Chagas disease is caused by Trypanosoma cruzi, a parasite found in the feces of triatomine bug. It is an inflammatory disease that commonly affects residents of Central America, South America and Mexico. It has also been found a few times in southern parts of the United States.
Chagas disease is also called American trypanosomiasis. If it is not treated on time, it could result in digestive and heart complications.
As other diseases, prevention of Chagas disease is better than trying to cure it. Curative measures target killing the parasite at acute stage, while in later chronic stage treatment is targeted at managing the symptoms.
At the acute phase, some people do not show symptoms of Chagas disease, while others show just mild symptoms. Symptoms become worse during chronic phase.
Acute phase of Chagas disease lasts for weeks or months. In most cases, victims don’t show symptoms, but in other cases, they show mild symptoms such as:
- Body aches
- Enlargement of the liver or spleen
- Eyelid swelling
- Loss of appetite
- Nausea, diarrhea or vomiting
- Swelling at the infection site
- Swollen glands
With proper treatments, these symptoms go away on their own, but if left untreated, the diseases progresses to the chronic phase.
It could take up to 10 or 20 years before the signs and symptoms of acute phase Chagas disease become manifest. The symptoms include:
- Congestive heart failure
- Constipation and Abdominal pain due to enlarged colon
- Difficulty swallowing because of enlarged esophagus
- Irregular heartbeat
- Sudden cardiac arrest
When to see a doctor
Because prevention is better than cure, and treatment is better done at early stages, it is necessary to see a doctor whenever you visit an area that’s been affected by Chagas disease. Also, if you see symptoms such as fatigue, fever, body aches, nausea, or swelling of bite marks, you need to see a doctor immediately.
Chagas disease comes from the bite of triatomine bug. The bug’s feces contain a parasite called Trypanosoma cruzi. Triatomine bugs become vectors of the disease when they feed on already infected animals.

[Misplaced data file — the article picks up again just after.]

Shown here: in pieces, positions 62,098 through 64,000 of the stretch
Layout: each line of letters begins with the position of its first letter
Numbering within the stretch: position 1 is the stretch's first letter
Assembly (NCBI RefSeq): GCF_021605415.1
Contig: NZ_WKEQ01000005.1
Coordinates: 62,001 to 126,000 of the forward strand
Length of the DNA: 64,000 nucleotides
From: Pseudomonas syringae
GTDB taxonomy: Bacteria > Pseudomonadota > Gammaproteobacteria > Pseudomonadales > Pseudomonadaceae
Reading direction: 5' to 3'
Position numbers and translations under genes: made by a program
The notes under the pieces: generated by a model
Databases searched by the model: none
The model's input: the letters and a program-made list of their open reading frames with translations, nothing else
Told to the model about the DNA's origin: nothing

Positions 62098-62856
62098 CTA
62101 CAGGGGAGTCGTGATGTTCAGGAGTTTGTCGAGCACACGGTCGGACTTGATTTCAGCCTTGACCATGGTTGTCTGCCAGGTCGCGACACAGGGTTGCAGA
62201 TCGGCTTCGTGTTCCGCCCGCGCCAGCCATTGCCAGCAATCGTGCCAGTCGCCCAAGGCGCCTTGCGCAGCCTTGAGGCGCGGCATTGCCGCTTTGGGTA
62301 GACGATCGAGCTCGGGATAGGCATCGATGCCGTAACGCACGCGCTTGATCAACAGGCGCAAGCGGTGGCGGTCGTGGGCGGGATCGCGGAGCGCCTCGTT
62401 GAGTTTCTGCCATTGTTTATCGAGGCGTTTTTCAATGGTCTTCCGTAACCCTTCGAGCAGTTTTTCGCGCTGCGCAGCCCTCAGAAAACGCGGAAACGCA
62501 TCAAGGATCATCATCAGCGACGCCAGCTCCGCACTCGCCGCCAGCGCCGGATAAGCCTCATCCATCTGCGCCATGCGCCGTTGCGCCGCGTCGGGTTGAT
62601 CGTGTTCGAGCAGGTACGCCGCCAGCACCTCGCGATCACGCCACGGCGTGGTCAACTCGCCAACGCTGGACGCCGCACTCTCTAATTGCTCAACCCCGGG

Triatomine bugs are prevalent in Central America, Mexico and South America, where they live mainly in mud, thatch and abode huts. In the day, they hide in crevices and other hidden corners, from where they crawl out at night to feed on sleeping humans.
After biting their victims, triatomine bugs defecate near the bite site. When the victim wakes up and scratches the bitten part of their skin, they unknowingly smear the feces into the wound, thereby giving the parasite easy passage into their body.
Other ways of getting the infection includes:
- Mother to child infection through birth and breastfeeding
- Eating contaminated food
- Through blood transfusion from an infected donor
- Organ transplantation from an infected donor
- Accidental exposure of laboratory workers to the parasite
- Going to a forest filled with lots of infected animals
Risk factors of Chagas disease
Below are some factors that could predispose one to contracting Chagas disease:
- Getting a blood transfusion or organ transplant from an infected donor
- Living in impoverished endemic areas of Mexico, South America and North America
- Staying in a triatomine bug infested house
Travelers are not at much risk of getting Chagas disease when they visit endemic areas of Mexico, South America and North America because travelers usually stay in well-built hotels, while triatomine bugs live mainly in mud and thatch houses.
Chronic phase of Chagas disease comes with heart and digestive complications such as
Congestive heart failure: Chagas disease affects the heart so much that it may not be able to pump blood efficiently, thereby leading to heart failure.
Megacolon: Chagas disease can cause the colon to become enlarged, resulting in severe constipation and abdominal pain
Enlargement of the esophagus: Chronic Chagas disease can enlarge the esophagus to the extent that one may not be able to swallow or digest food.
How to prevent Chagas disease
If you live in areas at high risk of Chagas disease, you can protect yourself by
- Rubbing insect repellent on your skin while sleeping
- Spraying insecticides to kill the insects
- Sleeping under insecticide-treated net
- Avoid sleeping in thatch, adobe or mud houses.